Some women in rural Ghana and Ethiopia each morning walk one or two miles to a river or a well pump. They join the line waiting to fill clay amphorae or 20-liter yellow plastic jugs with water that they hope is potable. They walk home to feed the family and work in the fields. In late afternoon, they repeat the trek.
Individuals, governing bodies, and NGOs are working to improve access to clean water, but first, they must comprehend the social, political, and gender dynamics that play into the status quo. Stephanie Stawicki ’04 recently researched these issues while earning her master’s in international development from Emory.
“My work focused primarily on water governance in Ethiopia, related to Millenium Water Project and CARE International, and in Ghana, related to the International Water Management Institute,” says Stawicki, associate director of Lifelong Learning at The Wharton School, University of Pennsylvania, and a trustee of GambiaRising, a nonprofit that funds education in Gambia.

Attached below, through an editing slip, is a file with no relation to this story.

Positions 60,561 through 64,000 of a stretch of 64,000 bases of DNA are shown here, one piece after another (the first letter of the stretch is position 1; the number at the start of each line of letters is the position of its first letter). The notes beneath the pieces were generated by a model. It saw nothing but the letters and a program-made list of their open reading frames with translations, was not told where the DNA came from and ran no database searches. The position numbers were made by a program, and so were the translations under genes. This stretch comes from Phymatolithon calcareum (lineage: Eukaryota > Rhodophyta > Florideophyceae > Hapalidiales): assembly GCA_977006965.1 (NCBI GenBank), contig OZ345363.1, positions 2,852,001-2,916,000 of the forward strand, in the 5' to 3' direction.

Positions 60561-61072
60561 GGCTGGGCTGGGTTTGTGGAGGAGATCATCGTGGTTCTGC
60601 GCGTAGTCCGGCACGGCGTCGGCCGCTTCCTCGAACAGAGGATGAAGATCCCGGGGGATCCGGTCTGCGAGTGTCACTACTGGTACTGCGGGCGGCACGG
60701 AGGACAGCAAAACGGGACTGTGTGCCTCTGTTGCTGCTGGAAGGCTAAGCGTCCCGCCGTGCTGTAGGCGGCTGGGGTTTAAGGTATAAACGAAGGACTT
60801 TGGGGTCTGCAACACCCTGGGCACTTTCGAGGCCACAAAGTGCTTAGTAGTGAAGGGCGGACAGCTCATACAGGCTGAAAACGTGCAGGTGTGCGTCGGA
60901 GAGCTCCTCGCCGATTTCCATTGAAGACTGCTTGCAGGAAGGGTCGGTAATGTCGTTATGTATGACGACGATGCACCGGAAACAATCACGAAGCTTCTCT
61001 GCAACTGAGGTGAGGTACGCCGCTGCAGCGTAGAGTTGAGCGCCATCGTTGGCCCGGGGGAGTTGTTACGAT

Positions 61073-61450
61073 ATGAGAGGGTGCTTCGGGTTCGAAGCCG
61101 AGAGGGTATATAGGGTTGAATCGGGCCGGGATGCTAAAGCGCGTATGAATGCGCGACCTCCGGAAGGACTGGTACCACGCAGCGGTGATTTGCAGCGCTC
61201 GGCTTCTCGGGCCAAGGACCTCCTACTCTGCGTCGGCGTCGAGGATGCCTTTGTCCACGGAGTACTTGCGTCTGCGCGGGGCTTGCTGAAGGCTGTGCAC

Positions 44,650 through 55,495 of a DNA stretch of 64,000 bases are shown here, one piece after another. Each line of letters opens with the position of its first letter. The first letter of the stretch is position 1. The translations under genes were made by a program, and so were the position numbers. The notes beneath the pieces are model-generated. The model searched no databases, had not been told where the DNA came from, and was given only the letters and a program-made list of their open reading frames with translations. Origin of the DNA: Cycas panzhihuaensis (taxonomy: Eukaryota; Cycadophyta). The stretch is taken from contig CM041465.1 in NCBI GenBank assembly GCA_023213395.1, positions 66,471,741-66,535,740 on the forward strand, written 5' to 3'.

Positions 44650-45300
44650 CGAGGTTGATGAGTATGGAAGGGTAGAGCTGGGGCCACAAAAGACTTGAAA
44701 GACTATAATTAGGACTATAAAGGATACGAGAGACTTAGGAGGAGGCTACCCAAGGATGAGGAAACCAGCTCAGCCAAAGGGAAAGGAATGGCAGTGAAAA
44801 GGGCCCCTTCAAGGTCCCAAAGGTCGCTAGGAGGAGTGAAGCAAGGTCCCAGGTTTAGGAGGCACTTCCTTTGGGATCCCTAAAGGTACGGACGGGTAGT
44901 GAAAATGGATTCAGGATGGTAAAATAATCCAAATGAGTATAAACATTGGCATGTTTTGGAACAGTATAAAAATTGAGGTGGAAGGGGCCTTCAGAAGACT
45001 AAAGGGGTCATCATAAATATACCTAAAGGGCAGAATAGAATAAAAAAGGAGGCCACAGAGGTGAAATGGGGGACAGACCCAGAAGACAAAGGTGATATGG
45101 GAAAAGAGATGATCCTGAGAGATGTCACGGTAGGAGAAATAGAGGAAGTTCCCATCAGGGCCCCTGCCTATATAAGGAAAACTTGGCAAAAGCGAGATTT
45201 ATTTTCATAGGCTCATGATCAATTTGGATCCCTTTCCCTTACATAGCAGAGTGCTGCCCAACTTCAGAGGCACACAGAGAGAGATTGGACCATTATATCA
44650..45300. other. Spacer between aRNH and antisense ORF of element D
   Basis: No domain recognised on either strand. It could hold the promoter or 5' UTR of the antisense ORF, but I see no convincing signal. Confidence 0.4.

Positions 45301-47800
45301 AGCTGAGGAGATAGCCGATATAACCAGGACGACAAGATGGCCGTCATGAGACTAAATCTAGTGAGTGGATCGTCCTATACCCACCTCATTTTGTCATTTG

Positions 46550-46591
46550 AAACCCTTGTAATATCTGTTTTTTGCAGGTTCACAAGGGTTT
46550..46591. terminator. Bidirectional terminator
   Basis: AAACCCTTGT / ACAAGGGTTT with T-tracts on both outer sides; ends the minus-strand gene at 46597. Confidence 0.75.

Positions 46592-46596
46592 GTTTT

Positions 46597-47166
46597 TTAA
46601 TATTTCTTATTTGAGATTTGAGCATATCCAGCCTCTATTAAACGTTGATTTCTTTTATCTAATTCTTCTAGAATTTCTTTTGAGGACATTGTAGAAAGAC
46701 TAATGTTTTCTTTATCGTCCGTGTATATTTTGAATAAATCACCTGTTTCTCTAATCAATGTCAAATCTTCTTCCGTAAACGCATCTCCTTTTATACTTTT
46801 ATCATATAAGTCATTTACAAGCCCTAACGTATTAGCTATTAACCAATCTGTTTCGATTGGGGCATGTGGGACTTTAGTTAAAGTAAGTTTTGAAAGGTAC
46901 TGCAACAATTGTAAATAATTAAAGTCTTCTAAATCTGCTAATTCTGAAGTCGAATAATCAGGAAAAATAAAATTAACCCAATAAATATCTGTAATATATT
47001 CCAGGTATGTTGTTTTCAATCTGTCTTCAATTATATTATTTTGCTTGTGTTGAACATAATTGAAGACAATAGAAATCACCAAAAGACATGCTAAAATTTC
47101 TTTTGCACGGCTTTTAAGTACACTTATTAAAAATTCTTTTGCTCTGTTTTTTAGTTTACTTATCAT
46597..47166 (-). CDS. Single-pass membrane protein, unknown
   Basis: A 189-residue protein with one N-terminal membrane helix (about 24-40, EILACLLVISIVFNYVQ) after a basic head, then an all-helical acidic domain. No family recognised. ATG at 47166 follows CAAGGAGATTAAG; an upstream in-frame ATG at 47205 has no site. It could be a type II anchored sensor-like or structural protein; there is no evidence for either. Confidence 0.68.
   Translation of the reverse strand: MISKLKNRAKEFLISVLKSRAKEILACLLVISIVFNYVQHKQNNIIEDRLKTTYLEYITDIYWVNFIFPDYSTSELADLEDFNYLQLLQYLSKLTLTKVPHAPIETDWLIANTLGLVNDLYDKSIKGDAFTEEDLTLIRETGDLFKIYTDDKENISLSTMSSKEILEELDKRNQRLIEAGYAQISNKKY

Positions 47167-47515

In Ethiopia, Stawicki gathered data on water governance in villages where CARE had constructed water-delivery devices.
In Ghana’s Upper East region, an underdeveloped agricultural area, she interviewed women to dissect their crucial role. “We were trying to see how women’s everyday activities were organized around water, what the significance of water is in relation to their work and social networks,” Stawicki says. One meeting with a Queen Mother, the most important woman in a village, turned into a social event that attracted 50 local women, all of whom wanted to share their challenges.
Stawicki and her colleague, Kalie Lasiter, synthesized the women’s contributions, as well as interviews with chiefs and various government agency officials, to write a qualitative analysis on gender and water resources management policies for the Upper East region. The work was part of a challenge program on water and food conducted by an NGO, Consultative Group on International Agricultural Research.
Stawicki, an international affairs graduate, says her goal was to identify strategies going forward that link gender inclusiveness with development outcomes. “Water is integral to everything in our lives. If you don’t have access to water, then everything you do is affected.”